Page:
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and said section 153 merely authorized the insertion in a mortgage of a particular kind of contract in certain counties, and, as the legal rate of interest is not required to be uniform, does not change the law regulating the assessments for taxation. Kase v. Bennett, 54 N. J. E. 97.

P. L. 1876, p. 160, supplemental to the tax act of 1846, is constitutional State, Vail v. Runyon, 41 N. J. L. 98; Merchants Insurance Co. v. Newark, 54 N. J. L. 148; Appleby v. East Brunswick, 44 N. J. L. 153.

P. L. 1882, supplemental to the tax act of 1846, was declared unconstitutional by the Supreme Court because of its special character in not including in its operation all mortgages made to officers of courts, the interest or income of which is payable to a beneficiary. Shotwell v. Dalrymple, 49 N. J. L. 530.

Repeal of charter.—The provision in the charter of Trenton that real estate in said city shall be assessed for all purposes without any deduction for any indebtedness whatever is a local and special law inconsistent with the general tax law, and was abrogated by paragraph 12 of the amended constitution. Howell v. Richards, 47 N. J. L. 434.

Loan association mortgage.-Under P. L. 1903, p. 394, § 10, as amended by P. L. 1904, p. 238, superseded although included in section 402, ante, of the present act, a mortgage held by a building and loan association cannot be deducted from the assessed value of the real estate. Hartshorne v. Avon-by-theSea, 75 N. J. L. 407.

Persons liable to tax on mortgage.-A mortgagee may pay the tax on land, and add the amount to his mortgage. The Stonington Savings Bank v. Davis, 14 N. J. E. 286; Elmer v. Loper, 25 N. J. E. 475; Dolman v. Cook, 14 N. J. E. 56.

A mortgagee is bound to pay the tax on his mortgage, and cannot recover it of the mortgagor. Pond v. Causdell, 23 N. J. E. 181.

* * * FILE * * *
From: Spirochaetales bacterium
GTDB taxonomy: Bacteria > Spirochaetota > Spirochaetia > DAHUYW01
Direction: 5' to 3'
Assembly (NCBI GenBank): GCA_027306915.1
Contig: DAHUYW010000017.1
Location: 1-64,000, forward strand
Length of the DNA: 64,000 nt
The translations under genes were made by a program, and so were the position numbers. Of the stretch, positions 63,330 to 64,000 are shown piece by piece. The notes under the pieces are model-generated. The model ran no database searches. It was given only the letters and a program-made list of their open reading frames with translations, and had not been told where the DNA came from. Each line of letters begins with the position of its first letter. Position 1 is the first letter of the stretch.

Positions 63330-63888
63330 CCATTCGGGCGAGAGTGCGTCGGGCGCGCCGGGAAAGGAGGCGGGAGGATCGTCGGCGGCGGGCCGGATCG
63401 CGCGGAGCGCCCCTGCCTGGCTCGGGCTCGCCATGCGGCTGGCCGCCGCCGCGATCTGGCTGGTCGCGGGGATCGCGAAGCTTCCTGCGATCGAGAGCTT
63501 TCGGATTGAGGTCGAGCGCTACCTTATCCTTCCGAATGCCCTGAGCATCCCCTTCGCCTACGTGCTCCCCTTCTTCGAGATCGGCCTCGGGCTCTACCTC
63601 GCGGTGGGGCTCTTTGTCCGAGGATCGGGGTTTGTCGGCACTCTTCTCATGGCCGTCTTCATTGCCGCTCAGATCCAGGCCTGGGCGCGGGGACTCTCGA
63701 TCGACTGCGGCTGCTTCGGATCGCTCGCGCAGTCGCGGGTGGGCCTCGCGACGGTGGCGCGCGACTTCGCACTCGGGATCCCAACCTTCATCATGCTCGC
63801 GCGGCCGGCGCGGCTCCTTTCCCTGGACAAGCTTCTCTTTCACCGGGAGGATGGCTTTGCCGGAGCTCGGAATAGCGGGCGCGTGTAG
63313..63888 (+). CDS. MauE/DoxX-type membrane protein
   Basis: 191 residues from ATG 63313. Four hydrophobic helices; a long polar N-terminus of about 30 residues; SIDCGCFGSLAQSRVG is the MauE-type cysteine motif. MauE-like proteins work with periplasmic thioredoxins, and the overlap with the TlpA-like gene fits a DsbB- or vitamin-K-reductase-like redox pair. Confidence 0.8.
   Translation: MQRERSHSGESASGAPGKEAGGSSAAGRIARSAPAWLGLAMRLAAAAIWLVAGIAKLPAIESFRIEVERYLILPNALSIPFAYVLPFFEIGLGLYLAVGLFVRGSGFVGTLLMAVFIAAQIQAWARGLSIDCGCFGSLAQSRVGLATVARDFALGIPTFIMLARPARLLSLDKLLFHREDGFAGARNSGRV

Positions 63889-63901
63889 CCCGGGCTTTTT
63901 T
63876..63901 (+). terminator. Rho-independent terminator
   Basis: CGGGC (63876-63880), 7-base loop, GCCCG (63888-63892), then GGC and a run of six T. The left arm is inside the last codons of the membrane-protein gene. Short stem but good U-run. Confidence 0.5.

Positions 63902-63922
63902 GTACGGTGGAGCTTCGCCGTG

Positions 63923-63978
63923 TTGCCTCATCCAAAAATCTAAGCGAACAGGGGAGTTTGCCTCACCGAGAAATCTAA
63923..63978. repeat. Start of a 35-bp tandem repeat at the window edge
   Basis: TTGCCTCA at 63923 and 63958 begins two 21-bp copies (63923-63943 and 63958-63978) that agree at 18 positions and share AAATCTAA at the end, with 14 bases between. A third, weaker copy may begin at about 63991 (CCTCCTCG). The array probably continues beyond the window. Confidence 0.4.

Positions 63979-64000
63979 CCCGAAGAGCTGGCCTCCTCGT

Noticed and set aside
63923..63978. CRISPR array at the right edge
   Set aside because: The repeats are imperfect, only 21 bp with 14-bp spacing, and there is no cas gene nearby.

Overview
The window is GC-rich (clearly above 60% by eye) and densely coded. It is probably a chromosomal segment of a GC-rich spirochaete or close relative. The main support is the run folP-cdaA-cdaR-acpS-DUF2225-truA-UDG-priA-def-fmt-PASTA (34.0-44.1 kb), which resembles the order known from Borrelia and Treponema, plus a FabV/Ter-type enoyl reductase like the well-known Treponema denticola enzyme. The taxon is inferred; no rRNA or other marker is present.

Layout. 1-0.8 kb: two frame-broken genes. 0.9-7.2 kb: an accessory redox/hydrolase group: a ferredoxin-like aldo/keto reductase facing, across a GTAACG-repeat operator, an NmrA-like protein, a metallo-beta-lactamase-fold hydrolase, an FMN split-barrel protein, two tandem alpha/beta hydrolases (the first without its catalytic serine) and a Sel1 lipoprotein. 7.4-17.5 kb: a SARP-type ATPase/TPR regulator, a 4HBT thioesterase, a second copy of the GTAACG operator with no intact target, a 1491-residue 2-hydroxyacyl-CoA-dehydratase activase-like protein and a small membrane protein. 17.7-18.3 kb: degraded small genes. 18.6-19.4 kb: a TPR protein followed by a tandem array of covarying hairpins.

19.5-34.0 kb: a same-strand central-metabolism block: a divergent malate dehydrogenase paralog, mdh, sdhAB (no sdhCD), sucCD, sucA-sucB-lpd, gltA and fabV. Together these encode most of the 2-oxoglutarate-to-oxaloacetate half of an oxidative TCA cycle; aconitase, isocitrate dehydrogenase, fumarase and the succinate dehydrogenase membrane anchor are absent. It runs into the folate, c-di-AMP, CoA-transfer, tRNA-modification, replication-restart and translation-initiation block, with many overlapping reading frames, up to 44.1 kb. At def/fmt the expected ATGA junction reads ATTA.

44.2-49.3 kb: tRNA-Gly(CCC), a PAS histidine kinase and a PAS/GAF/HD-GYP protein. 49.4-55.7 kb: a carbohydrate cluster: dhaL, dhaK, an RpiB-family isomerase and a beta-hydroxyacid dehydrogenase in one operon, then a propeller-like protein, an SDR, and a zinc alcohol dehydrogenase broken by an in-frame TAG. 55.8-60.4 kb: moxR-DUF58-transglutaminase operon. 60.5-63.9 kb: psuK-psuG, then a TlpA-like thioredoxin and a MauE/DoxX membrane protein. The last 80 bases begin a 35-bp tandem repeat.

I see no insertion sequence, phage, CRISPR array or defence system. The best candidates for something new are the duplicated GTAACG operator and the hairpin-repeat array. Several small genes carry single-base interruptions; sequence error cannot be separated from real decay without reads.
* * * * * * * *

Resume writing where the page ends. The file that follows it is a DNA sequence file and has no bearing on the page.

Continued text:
A mortgagee in possession must pay the tax on the land. Shields v. Lozear, 22 N. J. E. 447, 453.

Under P. L. 1876, p. 160, supplemental to the tax act of 1846, if deduction be claimed by landowner and allowed by the assessor, the tax upon the whole amount of the mortgage debt should be assessed against the holder of the mortgage. Appleby v. East Brunswick, 44 N. J. L. 153.

By virtue of an order of an Orphans' Court, an administrator sold land of his intestate free from the dower of the widow, and invested a specific part of the proceeds of sale in a mortgage made by him as administrator. The order directed him to pay the interest of the investment to the widow during her life. Held, that if the mortgagor claimed deduction, the mortgage was taxable to the administrator, who, upon payment of the tax, could deduct the same from the interest payable to the widow. Dilts v. Taylor, 57 N. J. L. 369.

Under P. L. 1876, p. 160, when a mortgage was assigned by the owner thereof to another, who held certain notes of the assignor, as collateral security for the payment of the notes, the mortgage was taxable as the personal property of the assignor, so long as the notes remained unpaid and the mortgage continued to be held as security for the payment. Lippincott's Adm'r v. Howell, 66 N. J. L. 508.